As a journalist, I interview people nearly every day, from politicians to CEOs to college presidents to people on the street. That experience has proven invaluable to me when I hire.
When I interview candidates, I usually start by asking them to tell me about themselves. Such open-ended questions sometimes puzzle people who have over-prepared for the typical questions: name your strengths, talk about challenges, etc.
I once interviewed a candidate who looked great on paper, but when I asked that opening question couldn’t figure out where to begin his story. He restarted it three different times, jumping from his childhood to college to his first job as a teenager and ended up talking for 20 minutes. Not everyone’s career needs to follow the perfect narrative arc, but I like to hear the thought process behind why candidates made certain decisions in their career.
[FREE DOWNLOAD: 10 techniques to beef up your networking]
Journalism is about storytelling, and so is interviewing for a job. When I hire, I’m looking for people to tell me stories about their lives. In many ways, the most successful candidates that I have hired followed some of the basic building blocks of journalism, among them:
What is the angle of your story?
Every reporter has an angle on a story. But the story pitch you make to an editor early on is rarely the angle you end up taking after reporting the piece. In our careers, Plan A rarely works out. I look for candidates who have dealt with some adversity in their life or career.
I once had a candidate who was all but offered a job at a metro daily newspaper out of college only to lose it when the company was sold. So he went to a small-town newspaper in an out-of-the-way place and worked the cops beat for two years. Not only did he learn the basics of reporting and writing on deadline, but he didn’t sit around waiting for that dream job in a big city.
What’s the headline on your story?
Think of this as your elevator pitch: your way of describing something in a few words. Recently I met someone I hadn’t seen since college. I asked him what he was doing now, and he wasn’t able to describe it in a few words or even a few minutes. Be sure to have the “headline” for every job, activity, and significant event on your resume. What’s that one thing you want the employer to remember about each of your experiences.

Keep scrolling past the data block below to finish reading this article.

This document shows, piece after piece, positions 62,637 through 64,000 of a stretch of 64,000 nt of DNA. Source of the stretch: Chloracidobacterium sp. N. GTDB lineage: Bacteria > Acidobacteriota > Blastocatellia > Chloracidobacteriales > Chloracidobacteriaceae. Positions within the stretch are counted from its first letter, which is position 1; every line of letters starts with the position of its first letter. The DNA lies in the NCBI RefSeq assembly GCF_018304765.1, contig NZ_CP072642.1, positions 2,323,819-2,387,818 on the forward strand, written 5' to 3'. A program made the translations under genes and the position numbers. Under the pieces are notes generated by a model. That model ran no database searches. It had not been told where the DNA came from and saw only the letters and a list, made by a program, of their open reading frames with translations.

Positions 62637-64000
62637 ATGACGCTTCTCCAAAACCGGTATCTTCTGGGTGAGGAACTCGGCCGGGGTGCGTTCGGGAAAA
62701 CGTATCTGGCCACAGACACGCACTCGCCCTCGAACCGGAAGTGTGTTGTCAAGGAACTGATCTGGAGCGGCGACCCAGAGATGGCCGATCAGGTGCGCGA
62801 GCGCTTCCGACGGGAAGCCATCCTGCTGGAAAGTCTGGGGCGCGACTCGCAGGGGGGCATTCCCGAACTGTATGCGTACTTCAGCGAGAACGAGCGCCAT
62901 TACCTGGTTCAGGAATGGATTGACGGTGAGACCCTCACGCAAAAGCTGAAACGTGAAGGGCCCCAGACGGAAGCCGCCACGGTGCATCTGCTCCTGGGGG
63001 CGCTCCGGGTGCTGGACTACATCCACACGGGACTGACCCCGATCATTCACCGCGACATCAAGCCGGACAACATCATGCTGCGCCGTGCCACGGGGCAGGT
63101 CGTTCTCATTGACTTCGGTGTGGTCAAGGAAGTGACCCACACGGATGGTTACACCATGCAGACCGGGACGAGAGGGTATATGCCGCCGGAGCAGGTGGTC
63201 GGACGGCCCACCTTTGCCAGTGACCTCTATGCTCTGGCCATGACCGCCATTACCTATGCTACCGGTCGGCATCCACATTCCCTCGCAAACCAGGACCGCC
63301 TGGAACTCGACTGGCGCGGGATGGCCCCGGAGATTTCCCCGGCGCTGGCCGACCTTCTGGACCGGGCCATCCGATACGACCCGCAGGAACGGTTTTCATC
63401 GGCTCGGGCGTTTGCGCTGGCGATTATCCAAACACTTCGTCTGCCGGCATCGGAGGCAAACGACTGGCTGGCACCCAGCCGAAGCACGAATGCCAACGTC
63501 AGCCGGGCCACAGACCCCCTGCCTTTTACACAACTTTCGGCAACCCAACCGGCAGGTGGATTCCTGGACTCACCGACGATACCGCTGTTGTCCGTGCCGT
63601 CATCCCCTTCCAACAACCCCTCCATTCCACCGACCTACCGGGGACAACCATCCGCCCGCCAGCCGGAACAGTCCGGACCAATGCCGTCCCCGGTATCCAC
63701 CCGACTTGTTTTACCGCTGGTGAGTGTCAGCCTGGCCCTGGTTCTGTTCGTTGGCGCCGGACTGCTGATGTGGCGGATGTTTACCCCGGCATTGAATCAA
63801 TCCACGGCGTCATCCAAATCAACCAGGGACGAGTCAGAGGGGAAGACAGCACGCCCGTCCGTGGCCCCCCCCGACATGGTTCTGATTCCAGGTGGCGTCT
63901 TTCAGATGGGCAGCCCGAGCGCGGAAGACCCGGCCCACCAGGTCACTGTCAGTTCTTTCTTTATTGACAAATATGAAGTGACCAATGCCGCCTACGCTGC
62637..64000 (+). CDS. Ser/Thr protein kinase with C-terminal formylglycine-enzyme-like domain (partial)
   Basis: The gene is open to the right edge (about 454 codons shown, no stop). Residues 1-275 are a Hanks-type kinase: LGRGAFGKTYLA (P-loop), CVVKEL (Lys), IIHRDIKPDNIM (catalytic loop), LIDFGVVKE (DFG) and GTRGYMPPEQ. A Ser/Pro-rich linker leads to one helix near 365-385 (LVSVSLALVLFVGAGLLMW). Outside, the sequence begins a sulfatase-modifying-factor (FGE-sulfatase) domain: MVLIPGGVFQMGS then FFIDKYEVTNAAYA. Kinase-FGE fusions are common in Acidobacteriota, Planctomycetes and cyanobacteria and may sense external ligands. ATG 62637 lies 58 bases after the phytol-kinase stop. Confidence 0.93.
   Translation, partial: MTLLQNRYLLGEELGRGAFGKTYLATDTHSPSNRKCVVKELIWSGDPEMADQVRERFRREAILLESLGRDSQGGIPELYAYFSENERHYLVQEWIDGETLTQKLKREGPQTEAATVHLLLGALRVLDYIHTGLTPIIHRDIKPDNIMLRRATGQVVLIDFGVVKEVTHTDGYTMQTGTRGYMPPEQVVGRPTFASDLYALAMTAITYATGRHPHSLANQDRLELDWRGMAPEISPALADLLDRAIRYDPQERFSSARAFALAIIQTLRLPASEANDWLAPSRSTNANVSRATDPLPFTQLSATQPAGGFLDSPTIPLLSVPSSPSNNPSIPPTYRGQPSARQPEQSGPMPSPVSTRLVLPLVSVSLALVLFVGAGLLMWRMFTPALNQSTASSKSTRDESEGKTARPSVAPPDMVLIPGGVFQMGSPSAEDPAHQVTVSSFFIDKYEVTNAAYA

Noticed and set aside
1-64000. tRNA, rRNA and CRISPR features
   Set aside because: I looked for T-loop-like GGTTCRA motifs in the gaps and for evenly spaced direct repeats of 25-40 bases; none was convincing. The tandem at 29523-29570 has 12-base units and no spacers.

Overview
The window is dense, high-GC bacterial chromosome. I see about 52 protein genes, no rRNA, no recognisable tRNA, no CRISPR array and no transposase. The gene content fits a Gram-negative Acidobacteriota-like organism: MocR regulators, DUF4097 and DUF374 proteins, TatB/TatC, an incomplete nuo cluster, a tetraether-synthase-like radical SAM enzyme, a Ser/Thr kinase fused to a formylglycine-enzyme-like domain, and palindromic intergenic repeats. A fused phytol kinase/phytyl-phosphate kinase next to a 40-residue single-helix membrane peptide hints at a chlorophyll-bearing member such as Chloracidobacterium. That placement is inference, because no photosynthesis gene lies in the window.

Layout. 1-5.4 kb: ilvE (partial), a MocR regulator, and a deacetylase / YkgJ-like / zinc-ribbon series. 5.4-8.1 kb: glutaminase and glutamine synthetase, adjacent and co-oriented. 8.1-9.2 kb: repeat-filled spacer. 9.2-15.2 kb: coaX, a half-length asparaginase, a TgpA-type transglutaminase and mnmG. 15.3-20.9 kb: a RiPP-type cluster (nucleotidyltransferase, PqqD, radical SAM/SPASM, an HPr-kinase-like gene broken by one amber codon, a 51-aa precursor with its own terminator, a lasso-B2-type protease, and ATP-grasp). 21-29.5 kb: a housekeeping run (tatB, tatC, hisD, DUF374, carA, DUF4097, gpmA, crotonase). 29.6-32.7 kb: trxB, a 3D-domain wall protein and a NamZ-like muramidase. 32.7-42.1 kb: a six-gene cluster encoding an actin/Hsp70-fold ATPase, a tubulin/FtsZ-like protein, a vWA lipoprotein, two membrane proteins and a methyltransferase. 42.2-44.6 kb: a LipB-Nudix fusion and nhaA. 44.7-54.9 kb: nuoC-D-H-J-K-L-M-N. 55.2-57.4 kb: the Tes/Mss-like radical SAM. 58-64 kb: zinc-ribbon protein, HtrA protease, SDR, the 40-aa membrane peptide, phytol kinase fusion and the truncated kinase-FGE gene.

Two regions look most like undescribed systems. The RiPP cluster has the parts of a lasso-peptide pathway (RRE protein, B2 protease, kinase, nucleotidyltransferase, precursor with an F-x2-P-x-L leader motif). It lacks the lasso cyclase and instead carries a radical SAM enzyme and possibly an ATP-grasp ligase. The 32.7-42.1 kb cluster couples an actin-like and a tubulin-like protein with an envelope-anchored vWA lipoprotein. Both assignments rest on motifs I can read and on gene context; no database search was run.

What’s your ‘nut graph’?
In journalism, the “nut graph” is the paragraph near the beginning of the article that explains what the story is about and why it’s important-in other words, its news value. In an interview, your nutgraph is the talking point you keep returning to throughout the interview to say why you’re the perfect candidate for this job.
How would you explain this to your mother?
Journalists deal with complicated matters every day and then have to write articles aimed at a lay audience. Often editors will ask reporters to translate technical information as if they were talking to their mother. Be sure to translate what you’ve done in another industry or at a smaller scale to the opportunity you’re pursuing. Connect the dots for the employer rather than leaving them guessing how your experience might fit what they’re looking for.
Finally, check everything twice and then again.
A few weeks ago “The Columbus (Ohio) Dispatch” credited a record-breaking performance by Denver Broncos quarterback Peyton Manning to John Elway, who hasn’t played in the NFL since the late 1990s.
Mistakes hurt the credibility of the news media. They also hurt the credibility of job candidates. I can’t tell you how many applications I have tossed because they were addressed to different companies throughout the cover letter (not just once) or dismissed candidates like one who referred to me throughout the interview as two different people even though he had an agenda in front of him and looked down at it several times. Details matter in the job, so they should matter in the interview, too.
Jeffrey Selingo is author of College (Un)Bound: The Future of Higher Education and What It Means for Students and editor at large at The Chronicle of Higher Education. Follow him on Twitter @jselingo. A version of this article first appeared on LinkedIn.